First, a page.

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The Evaluation of Olfaction in Stranded California Sea Lions (Zalophus californianus) and Its Relevance to Domoic Acid Toxicosis
Abstract: Domoic acid is an algal toxin that has caused neurologic disease and reproductive failure in California sea lions (Zalophus californianus). In affected sea lions, necrotic neurons have been observed in the olfactory bulb and pyriform lobe of the brain, indicating potential for disrupted olfactory capability in addition to other documented neurological effects. Sea lions use olfaction in social interactions, and deficits could lead to maladaptive interactions, including between mothers and pups. Here, to assess olfactory capability in wild California sea lions, we developed a behavioral assay for use in a clinical context. We tested 24 stranded sea lions with no apparent neurological symptoms and 22 sea lions with a clinical diagnosis of chronic domoic acid toxicosis, probing differential responses to a scented and unscented object. The neurologically healthy animals spent significantly more time with the scented object than with the unscented object, establishing this method as effective in demonstrating olfactory discrimination in California sea lions. The domoic acid toxicosis group showed a nonsignificant reduction in response to the scented stimulus. However, variability in responses suggests that olfactory sensitivity is impaired in at least some sea lions with domoic acid toxicosis.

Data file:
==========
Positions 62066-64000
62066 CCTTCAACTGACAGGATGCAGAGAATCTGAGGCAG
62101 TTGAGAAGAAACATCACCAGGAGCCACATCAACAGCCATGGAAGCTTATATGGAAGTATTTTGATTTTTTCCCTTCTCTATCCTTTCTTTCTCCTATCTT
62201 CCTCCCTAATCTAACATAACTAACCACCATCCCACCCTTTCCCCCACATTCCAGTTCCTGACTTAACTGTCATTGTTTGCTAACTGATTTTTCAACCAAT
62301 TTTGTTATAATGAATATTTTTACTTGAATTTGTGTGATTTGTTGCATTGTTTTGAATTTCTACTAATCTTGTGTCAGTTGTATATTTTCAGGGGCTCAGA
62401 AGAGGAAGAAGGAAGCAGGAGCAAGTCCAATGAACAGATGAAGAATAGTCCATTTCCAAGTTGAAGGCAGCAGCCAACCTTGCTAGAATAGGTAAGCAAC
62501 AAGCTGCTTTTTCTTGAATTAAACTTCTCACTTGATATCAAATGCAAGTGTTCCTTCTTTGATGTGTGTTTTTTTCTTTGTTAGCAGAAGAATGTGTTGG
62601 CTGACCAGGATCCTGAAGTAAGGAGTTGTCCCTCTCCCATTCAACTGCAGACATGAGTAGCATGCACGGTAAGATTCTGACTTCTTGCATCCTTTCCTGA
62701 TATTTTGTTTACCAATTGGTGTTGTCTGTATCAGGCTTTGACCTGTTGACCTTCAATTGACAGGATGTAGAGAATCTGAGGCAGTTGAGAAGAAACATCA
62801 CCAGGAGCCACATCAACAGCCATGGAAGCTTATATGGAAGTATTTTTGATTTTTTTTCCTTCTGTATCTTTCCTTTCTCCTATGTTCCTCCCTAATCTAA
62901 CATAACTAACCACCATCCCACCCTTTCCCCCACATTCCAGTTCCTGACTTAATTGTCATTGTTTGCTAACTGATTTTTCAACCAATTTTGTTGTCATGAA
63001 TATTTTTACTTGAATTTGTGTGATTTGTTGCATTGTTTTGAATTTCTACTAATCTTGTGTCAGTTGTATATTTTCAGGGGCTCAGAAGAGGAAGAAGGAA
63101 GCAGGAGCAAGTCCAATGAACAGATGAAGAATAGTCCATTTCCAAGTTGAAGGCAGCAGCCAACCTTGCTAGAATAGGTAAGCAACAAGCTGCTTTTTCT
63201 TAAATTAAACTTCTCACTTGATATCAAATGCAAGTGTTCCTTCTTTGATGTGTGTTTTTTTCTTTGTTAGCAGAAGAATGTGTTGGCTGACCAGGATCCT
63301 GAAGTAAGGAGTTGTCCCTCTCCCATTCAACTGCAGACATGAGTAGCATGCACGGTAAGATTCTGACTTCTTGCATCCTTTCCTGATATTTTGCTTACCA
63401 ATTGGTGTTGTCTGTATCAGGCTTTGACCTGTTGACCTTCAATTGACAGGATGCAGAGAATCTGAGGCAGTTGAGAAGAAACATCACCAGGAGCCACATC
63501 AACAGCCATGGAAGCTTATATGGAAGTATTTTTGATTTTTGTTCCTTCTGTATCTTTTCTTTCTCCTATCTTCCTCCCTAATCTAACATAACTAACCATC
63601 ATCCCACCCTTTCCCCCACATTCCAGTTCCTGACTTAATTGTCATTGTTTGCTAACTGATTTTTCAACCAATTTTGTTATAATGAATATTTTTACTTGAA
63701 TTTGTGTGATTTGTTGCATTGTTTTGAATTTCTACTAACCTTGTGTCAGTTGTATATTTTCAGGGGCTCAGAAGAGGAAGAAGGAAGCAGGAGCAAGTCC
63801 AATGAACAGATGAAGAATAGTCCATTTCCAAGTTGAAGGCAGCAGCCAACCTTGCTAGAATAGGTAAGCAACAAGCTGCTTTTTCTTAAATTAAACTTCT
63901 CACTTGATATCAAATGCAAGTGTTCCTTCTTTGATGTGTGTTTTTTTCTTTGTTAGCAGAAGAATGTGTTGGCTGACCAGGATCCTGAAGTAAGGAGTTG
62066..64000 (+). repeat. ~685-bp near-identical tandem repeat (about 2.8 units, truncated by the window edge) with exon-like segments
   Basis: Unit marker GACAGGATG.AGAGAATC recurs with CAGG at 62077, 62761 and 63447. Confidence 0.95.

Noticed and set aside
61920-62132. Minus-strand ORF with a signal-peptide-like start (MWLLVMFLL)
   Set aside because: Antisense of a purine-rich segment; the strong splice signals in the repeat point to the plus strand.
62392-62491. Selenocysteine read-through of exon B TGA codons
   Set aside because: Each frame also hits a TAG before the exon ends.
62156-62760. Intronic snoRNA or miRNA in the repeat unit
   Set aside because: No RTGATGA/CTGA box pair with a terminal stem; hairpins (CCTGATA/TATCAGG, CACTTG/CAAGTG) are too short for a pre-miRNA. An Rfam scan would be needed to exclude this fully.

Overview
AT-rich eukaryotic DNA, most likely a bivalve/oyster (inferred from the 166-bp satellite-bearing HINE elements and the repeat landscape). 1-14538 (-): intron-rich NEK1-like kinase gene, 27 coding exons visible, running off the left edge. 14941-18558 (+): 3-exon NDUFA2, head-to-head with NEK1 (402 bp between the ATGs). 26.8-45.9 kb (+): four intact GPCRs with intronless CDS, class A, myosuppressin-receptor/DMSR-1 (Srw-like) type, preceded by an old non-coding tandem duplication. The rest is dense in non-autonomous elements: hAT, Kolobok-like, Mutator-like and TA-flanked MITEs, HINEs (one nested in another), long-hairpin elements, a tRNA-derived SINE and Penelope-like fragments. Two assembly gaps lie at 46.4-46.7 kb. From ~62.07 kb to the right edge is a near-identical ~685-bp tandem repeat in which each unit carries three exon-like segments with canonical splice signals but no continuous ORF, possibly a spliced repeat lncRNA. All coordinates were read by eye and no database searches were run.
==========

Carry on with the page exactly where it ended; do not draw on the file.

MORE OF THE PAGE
Key Words: strandings, domoic acid, hippocampal atrophy, olfaction, naso-nasal contact, olfactory bulb, California sea lions, Zalophus californianus
Page Numbers: 231-238